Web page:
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PW-S board backs $8 million athletic field plan PDF Print E-mail
Written by BILL SCHANEN IV   
Wednesday, 25 October 2017 18:33

Nod from school officials clears way for foundation to begin fundraising for artificial turf surfaces, other improvements

    The Port Washington-Saukville School Board on Monday approved a conceptual design for a $7 to $8 million overhaul of the high school outdoor athletic facilities that would include new artificial turf football and baseball fields and an eight-lane running track.
    The plan also calls for a new concession stand with restrooms and team rooms as well as new home-team bleachers and a press box.
    Preliminary approval of the plan gives the PWSSD Foundation, a recently formed nonprofit organization dedicated to raising money for the school district, a design to pitch to potential donors.
    With no money for outdoor athletic facilities included in the $49.4 million referendum approved by voters in 2015, school officials are relying heavily on the foundation to raise money for the field improvements and are willing to award naming rights to significant donors. The board has not formally discussed whether it is willing to earmark district money for the project if needed.
    “Yes, we’ll be looking for some major gift investments with possible naming rights, but ultimately we’ll be looking for everyone to chip in, maybe $100 or $1,000,” Jennifer Clearwater, president of the foundation, told the board.
    Officials said the timeline for the project will depend on the success of the fundraising effort, but when asked in an interview  if it’s conceivable to break ground on the project within five years, Supt. Michael Weber said, “I certainly hope so. I’m hopeful the project could be completed in five years.”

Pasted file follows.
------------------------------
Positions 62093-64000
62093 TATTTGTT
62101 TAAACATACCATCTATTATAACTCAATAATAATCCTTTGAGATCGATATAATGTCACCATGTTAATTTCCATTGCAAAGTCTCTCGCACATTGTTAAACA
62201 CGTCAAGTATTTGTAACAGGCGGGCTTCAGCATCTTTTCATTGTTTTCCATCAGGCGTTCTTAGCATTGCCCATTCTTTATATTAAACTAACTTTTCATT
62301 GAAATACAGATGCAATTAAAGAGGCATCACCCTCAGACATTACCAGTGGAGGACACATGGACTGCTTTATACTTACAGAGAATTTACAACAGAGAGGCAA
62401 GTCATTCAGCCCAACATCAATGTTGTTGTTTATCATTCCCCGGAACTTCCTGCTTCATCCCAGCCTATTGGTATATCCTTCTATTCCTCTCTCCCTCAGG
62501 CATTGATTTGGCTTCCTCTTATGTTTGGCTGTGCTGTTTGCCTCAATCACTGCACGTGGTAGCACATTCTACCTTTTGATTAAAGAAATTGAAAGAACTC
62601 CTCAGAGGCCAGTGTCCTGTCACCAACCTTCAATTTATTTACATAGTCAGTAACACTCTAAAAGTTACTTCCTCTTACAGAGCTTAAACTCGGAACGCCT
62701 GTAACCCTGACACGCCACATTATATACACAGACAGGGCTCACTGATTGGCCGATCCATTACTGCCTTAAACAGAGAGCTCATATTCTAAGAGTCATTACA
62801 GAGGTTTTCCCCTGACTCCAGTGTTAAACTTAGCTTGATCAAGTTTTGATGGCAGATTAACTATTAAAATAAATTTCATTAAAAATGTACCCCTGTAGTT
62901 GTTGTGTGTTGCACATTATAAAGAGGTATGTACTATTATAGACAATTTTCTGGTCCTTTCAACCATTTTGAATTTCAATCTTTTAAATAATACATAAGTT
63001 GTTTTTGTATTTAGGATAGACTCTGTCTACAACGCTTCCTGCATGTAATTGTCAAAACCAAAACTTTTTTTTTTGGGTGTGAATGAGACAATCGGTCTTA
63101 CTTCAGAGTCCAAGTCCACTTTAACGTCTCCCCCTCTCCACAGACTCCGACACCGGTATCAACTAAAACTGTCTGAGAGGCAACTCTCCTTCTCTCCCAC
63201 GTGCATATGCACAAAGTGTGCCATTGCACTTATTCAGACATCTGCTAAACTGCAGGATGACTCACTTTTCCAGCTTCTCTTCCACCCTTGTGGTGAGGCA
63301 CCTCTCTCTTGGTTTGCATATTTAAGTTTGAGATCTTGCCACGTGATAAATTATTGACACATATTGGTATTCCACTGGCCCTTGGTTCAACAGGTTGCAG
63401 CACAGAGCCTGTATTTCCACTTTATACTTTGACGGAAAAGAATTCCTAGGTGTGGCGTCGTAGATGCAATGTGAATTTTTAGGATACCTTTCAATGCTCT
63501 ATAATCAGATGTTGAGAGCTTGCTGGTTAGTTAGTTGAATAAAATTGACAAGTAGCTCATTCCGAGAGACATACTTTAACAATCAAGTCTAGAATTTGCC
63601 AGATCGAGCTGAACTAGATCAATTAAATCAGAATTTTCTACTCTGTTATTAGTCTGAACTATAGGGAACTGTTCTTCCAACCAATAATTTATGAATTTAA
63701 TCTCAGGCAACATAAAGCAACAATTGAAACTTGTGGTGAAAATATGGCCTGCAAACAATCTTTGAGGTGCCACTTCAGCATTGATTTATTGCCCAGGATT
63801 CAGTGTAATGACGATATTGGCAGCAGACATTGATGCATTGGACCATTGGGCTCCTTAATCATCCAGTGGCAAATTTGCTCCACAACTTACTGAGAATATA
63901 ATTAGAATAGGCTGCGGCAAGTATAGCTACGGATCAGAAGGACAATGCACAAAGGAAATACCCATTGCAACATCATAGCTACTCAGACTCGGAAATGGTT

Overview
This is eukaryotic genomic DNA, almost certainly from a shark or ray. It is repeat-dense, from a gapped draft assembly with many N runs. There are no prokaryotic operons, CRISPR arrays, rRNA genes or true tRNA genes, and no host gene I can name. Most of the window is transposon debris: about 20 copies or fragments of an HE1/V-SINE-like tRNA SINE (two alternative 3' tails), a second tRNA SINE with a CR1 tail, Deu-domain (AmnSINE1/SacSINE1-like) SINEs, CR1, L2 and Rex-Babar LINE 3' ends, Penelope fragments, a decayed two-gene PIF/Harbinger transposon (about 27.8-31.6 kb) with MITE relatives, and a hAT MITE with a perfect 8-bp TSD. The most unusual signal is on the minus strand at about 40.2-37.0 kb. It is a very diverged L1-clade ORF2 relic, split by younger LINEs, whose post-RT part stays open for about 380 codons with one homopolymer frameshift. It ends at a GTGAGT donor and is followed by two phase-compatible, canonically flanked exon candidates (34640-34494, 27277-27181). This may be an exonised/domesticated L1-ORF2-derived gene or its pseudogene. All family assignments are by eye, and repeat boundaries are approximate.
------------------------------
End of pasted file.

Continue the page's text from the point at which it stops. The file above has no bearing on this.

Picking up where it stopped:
The plan approved by the board this week is a departure from an earlier iteration that called for the football and baseball fields to be flipped so that the football field would be moved to the north end of the outdoor athletic area at the base of the hill just west of the high school and the baseball fields moved to the current site of the football field to the south. Point of Beginning, the Stevens Point landscape architecture firm hired by the district to design the new athletic facilities, suggested the change to accommodate a wider running track around the football field.
    But in response to public concerns about moving the football field from its familiar location, the district asked Point of Beginning to rethink the design. The result is a plan to keep the football field with an eight-lane track encircling it at its current location with the baseball fields and multi-use area to the north.
    Among the advantages of the current plan is that football field lights upgraded in 2003 will not have to be replaced and the project can be completed in stages.